FINAL JEOPARDY PART 1: Production Facts – Questions you should know the answer to

By - CTL
May 23, 2017
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By Marcus Honesta.

Television commercial production is a fun business, obviously, and what better way to test your own (or your colleagues) knowledge than by taking part in our wonderful quiz – Production Facts – Questions you should know the answer to!

WHY A 30 SECOND TELEVISION COMMERCIAL IS NOT 30 SECONDS LONG?

Under broadcast requirements there has to be 12 frames of silence leader space at the beginning and the end of each commercial. Twelve frames equates to approximately half a second. So a 30 second TVC is only ever 29 seconds long.

WHY, IF YOU WANT SLOW MOTION, DO YOU SHOOT FASTER?

To produce action in real time, film travels through the gate of a motion picture camera at a rate of 24 frames per second (fps). (Digital replicates this electronically.) If you double the number of fps and play it back at 24 fps, the image appears to be in slow motion because there are 2 frames per exposure captured. Conversely, if you expose film at 12 fps, and play it back at 24, the image appears to be moving in fast motion. It’s as simple as that.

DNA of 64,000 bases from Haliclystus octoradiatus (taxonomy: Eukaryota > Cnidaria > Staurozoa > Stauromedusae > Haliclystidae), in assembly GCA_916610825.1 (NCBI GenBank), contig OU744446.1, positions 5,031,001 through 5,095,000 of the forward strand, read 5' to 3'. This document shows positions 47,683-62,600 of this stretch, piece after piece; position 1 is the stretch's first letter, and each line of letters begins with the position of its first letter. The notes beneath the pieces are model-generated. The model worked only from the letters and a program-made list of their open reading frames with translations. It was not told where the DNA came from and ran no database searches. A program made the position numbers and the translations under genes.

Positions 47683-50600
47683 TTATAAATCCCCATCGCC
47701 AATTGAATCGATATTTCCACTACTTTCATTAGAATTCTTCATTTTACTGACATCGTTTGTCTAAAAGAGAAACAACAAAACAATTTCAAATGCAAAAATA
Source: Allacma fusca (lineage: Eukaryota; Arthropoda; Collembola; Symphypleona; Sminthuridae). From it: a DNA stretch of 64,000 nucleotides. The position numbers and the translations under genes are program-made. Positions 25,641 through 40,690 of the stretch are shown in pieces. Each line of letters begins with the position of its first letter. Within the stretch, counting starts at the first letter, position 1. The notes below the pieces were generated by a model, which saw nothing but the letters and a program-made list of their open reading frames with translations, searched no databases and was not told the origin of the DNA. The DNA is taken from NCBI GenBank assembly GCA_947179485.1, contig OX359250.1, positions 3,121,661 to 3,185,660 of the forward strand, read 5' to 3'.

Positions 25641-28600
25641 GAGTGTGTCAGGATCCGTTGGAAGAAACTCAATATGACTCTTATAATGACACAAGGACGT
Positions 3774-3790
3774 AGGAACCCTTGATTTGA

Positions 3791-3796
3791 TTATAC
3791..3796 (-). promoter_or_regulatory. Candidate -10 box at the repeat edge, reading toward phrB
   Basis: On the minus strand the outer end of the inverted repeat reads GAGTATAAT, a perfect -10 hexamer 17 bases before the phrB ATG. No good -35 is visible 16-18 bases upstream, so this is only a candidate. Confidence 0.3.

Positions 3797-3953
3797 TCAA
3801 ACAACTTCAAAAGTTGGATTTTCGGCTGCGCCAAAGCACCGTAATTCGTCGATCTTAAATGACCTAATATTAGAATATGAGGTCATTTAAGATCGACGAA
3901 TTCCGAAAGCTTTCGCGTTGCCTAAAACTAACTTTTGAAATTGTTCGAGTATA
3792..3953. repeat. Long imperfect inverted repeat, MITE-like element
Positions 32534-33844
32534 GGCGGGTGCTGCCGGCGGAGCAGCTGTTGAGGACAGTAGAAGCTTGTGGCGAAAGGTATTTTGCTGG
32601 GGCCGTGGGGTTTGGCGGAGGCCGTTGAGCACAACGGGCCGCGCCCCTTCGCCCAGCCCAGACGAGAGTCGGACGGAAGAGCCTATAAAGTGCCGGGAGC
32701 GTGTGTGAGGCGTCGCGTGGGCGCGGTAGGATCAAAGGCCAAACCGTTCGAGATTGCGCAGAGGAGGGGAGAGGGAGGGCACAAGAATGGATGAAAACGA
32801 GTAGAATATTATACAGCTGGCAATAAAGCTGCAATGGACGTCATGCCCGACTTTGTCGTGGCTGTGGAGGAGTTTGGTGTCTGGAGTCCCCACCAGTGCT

WHAT IS CREATIVITY?

The Macquarie Dictionary defines creative as: generative, ground breaking, innovative, originate, handmade.

Steve Jobs philosophised, “Creativity is just connecting things…being creative is seeing the same thing as everybody else but thinking something different”

If you Google ‘creativity’ you’ll find millions of definitions. But for every quote there is usually an equal and opposite quote.

Many years ago, at an industry conference in Mumbai, a speaker (who looked a little bit like Ghandi) defined creativity as, “bringing two totally unrelated things together to make one very clear point.”

I truly believe creativity is a gift and that no one really knows where it comes from.
Paul McCartney maintains he wrote ‘Yesterday’ in his sleep.

Noted American singer/songwriter Townes Van Zandt tells you on YouTube that the words and music for his classic song ‘If I Needed You’ came to him whilst slumbering. A gift? I think so. The music world is littered with similar experiences.

The rest of us have to beaver away at it. And with practice you can achieve significant results. But it will never be as great as the work produced by the “gifted ones”. If you find such a person working on your business, hang on to them, they’re worth their weight in gold.

THE IMPORTANCE OF VIDEO v AUDIO?